Working in Entertainment Post Spinal Cord Injury

Content via AbleThrive Original
AbleThrive Original

Drew Bates is an actor, writer, and producer of animation concepts for children and families. Drew was driving through Texas in a blizzard in 2007 when he sustained a spinal cord injury during a vehicle accident. Today, Drew is a C5/C6 quadriplegic who is continuing to push forward and carve out a spot for himself in the entertainment industry.

Just four months prior to his injury, Drew started his business, Unique Publications LLC, with the goal of “harvesting the skills of contract employees, and creating unique animated concepts in Children’s & Family Entertainment.” Since his injury, Drew has written two animated feature-film scripts, produced two show bibles, and started producing comedic shorts on YouTube.

AbleThrive caught up with Drew to learn more about how he has thrived post injury:

AT: How soon after your injury did you know you wanted to continue pursuing your chosen career?

DB: I never relinquished my desire to work in entertainment. It was something that seeped from within my bones. In fact, my love for it probably kept me alive post-auto wreck more than anything, as I still had unrequited goals, and didn’t have the opportunity to start a family over the years because of my singular focus.

AT: What kind of adaptations did you make in order to push forward with a new body and a new way of doing things?

DB: I’d spent the previous portion of my life learning that I didn’t want to be a doctor (as I was originally pursuing when in college), then learning the skills to be a professional actor. As those opportunities were expected to be few post-SCI, I had to start learning ways to adapt. While struggling with voice recognition software, I learned that I could use my pinky-finger knuckles to type on a computer; I learned adaptive tech, like a table, could be attached to my power-chair to hold my laptop computer; I learned that my limitations as a performer, like the loss of vocal support via abdominal muscles, could be circumnavigated via microphones; I learned that my lack of proximity to a major market of talent like Los Angeles, could by rerouted using the internet; I learned that the prejudices and absence of opportunities for people with disabilities could be bested by producing my own stories/content. I only needed to learn the production skills — So I learned screenwriting, audio-engineering, editing, and how to use software like Photoshop, and PowerPoint to create what I couldn’t afford to hire someone else to do for me. Finally, I had to learn about the specifics of the animation industry, instead of focusing on the entirety of the industry.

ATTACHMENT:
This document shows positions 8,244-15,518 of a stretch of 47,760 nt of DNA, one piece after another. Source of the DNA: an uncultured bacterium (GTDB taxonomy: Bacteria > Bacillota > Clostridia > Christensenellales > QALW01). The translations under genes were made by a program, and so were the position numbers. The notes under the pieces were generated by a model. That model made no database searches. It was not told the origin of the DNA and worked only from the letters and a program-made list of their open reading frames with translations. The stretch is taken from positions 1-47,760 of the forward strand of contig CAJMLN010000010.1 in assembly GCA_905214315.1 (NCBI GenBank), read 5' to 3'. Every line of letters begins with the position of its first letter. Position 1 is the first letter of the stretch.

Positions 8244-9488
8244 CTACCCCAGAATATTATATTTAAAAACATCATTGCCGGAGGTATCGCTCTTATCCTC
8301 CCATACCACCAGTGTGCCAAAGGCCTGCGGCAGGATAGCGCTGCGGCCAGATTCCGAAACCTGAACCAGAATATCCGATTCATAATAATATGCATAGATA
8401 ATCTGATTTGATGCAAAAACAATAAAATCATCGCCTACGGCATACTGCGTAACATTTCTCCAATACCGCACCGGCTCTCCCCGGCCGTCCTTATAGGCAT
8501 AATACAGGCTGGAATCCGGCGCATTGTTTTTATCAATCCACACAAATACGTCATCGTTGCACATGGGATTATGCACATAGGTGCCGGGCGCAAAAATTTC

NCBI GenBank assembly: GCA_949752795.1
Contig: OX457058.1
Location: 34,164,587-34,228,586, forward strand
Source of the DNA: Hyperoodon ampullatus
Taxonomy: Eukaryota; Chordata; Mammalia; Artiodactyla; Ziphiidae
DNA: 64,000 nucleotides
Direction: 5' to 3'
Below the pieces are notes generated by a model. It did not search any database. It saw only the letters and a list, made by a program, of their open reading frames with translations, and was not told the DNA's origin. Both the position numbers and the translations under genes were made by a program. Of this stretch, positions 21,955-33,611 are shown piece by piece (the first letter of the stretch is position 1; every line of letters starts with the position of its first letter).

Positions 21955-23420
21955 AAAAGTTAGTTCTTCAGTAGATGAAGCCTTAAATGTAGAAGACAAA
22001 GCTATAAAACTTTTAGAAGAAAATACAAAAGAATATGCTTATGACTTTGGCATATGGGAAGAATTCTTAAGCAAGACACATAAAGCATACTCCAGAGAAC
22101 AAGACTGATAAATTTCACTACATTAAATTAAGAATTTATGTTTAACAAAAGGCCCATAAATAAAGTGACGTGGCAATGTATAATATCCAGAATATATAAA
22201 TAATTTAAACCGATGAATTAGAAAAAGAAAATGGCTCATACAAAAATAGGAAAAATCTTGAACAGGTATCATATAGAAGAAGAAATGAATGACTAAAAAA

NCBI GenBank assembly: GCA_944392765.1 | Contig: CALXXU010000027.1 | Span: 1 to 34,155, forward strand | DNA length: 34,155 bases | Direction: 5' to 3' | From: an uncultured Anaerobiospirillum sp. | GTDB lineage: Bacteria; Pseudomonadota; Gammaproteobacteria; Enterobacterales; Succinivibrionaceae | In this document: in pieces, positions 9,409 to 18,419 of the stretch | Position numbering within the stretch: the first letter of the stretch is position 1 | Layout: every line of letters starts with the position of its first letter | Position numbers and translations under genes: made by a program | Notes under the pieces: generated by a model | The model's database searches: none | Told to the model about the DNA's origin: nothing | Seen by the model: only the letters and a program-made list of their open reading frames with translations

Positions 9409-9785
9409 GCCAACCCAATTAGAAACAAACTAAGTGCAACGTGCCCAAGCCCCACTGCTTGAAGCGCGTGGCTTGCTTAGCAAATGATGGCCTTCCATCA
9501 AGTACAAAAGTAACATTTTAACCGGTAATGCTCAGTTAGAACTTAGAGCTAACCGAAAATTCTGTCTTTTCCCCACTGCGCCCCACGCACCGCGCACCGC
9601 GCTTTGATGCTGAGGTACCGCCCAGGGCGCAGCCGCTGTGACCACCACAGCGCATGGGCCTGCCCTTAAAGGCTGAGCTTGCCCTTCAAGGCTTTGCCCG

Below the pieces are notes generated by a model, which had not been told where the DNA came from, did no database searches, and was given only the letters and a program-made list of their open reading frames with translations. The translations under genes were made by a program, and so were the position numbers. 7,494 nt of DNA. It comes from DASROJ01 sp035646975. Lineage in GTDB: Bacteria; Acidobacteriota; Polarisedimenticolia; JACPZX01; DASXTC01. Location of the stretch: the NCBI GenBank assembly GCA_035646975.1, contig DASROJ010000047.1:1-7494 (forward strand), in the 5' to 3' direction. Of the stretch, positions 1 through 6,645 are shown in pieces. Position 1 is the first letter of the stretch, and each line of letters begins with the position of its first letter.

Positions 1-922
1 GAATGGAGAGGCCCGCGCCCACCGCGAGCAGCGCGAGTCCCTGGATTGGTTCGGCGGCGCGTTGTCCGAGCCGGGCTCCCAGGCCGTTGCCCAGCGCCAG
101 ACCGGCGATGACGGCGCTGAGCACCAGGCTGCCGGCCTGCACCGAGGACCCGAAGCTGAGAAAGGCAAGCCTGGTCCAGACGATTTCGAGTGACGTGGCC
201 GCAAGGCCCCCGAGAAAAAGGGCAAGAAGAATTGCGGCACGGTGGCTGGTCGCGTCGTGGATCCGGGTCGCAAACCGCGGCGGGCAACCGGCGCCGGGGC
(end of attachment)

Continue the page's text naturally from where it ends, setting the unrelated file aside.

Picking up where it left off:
AT: What advice do you have for others who may be wanting to return to a career post-injury?

DB: First, one needs to understand fully the hurdles in the path of people with disabilities, as 80% of us are unemployed in the US. To be included in the 20% who are employed, one should prepare themselves for more rejection than the able-bodied community must face. I’m absolutely certain that prejudicial attitudes come into play, while at the same time there are additional factors one may not be privy as to why one may not get the job. Nonetheless, we’re living in a time of exponential technological growth, and new paths to old destinations can be, and will be found. For example, Animation is the most expensive medium in entertainment, as 60 seconds can cost between $10K USD and up to produce. Yet thanks to faster & cheaper computers, software, and social media, one can make their own content for significantly less, and still be able to distribute it across the planet. Don’t be afraid to learn new skills, nor put yourself out there for all to see. Ultimately, that’s the way we can all help to change the world!

Thanks to Drew Bates for his candid Q&A session with us, and for being a great example of how setting goals and learning new skills are essential to keeping your career on track. You can learn more about Drew and even catch a glimpse of his work at his website!

What career have you pursued after a life-altering injury or diagnosis? Share your story with us, and you could be featured on AbleThrive!

See more Stories About: 
Life SkillsEmployment